Previous findings had implicated G9a in the regulation of Ifnβ expression by the transcriptional suppressor Blimp1 (Keller and Maniatis, 1991; Gyory et al., 2004). According to the data, binding of G9a to Blimp1 was important for termination of Ifnβ gene expression. Theoretically, this mechanism may contribute to enhanced IFN mRNA expression in the absence of G9a. However, we found no evidence for the role of Blimp1 in regulation of IFN and ISG expression in MEFs. Conditional ablation of the Blimp1 gene in MEFs derived from Blimp1f/f mice (Ohinata et al., 2005) had no impact on either basal or poly I:C–induced Ifnβ transcription (unpublished data). Therefore, the previously described G9a-Blimp1 association cannot contribute to enhanced IFN expression in G9a deficient fibroblasts.
Enhanced resistance to viral infection in the absence of G9a
Enhanced poly I:C–stimulated gene expression in G9a−/− MEFs indicated a potential regulatory role of G9a and H3K9me2 in cell susceptibility to viral infection. In G9a-deficient MEFs, Ifnβ and ISG expression were greatly enhanced in response to vesicular stomatitis virus (VSV) or influenza A (Fig. 4, A and B). The heightened antiviral gene response reflects both increased production of Ifnβ and augmented responsiveness of ISGs to Ifnβ stimulation. Incubation of mutant and control MEFs with equal amounts of recombinant IFN-β resulted in higher ISG expression in G9a-deficient MEFs (Fig. 4 C). Enhancement of antiviral gene expression rendered G9a−/− MEFs resistant to viral infection. Sindbis or VSV viruses, engineered to express GFP to monitor the frequency of infected cells and relative viral replication levels per cell, could not replicate in G9a-deficient cells as efficiently as in control cells (Fig. 4 D).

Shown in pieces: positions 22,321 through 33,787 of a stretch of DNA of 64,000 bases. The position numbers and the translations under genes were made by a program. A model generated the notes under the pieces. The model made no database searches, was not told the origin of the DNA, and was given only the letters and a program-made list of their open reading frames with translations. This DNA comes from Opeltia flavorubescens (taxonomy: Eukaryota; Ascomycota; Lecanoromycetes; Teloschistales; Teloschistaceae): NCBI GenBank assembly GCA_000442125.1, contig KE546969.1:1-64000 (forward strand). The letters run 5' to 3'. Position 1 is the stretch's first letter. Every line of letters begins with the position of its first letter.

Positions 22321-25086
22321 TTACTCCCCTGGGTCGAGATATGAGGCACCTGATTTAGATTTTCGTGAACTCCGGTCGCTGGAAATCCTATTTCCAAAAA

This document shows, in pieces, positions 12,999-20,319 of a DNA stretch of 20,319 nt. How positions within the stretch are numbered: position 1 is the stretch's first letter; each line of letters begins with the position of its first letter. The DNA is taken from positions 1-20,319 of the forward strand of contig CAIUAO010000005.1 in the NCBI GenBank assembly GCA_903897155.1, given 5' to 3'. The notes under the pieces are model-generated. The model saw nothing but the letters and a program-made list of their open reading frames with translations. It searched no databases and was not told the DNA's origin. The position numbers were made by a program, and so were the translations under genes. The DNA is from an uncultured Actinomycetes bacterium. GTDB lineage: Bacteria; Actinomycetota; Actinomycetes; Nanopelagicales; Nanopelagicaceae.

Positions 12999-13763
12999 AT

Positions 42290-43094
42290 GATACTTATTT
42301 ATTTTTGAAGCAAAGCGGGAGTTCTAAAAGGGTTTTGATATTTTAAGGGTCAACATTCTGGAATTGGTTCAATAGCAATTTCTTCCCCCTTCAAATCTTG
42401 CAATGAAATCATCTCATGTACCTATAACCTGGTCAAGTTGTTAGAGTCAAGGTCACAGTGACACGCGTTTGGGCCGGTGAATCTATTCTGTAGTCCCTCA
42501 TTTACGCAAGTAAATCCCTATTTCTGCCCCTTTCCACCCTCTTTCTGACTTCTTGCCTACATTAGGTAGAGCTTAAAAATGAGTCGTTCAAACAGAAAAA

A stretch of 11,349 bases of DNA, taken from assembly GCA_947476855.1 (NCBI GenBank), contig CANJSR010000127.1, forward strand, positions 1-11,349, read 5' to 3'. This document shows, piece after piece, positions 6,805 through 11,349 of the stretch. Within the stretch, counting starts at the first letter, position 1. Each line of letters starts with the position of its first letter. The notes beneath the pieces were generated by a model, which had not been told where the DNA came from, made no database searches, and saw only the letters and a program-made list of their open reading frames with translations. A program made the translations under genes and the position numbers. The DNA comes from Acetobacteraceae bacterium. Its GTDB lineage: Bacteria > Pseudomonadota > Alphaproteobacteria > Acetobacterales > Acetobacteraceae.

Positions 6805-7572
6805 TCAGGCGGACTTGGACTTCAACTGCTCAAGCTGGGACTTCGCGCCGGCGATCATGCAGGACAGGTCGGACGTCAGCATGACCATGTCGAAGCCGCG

We provide evidence for a key role of G9a-mediated H3K9me2 in the regulation of IFN expression and antiviral transcriptional program. We established a reverse correlation between the abundance of H3K9me2 at IFN and ISG promoters with the scope and amplitude of activation of these genes. We also show that H3K9me2 deficiency, which follows G9a genetic ablation or pharmacological suppression, boosts IFN and ISG expression in MEFs to high levels and renders MEFs highly resistant to viral infection. Importantly, stimulation of MEFs or other cell types with poly I:C or viruses does not dramatically change the abundance of H3K9me2 at the IFN or ISG promoters (unpublished data). Therefore, the amount of H3K9me2 at IFN or ISG could be viewed as a new developmentally installed lineage-specific epigenetic determinant of the IFN-driven innate response. Mechanistically, abundance of H3K9me2 within a nucleosome that carries two histone H3 molecules defines the number of nucleosomes and, hence, gene alleles that could be driven into active transcription by signal-induced histone H3 acetylation. Therefore, our data suggest that the ability of DCs to express high levels of IFN, as compared with MEFs, is based on a developmentally determined relatively higher number of IFN and ISG alleles accessible for transcriptional activation.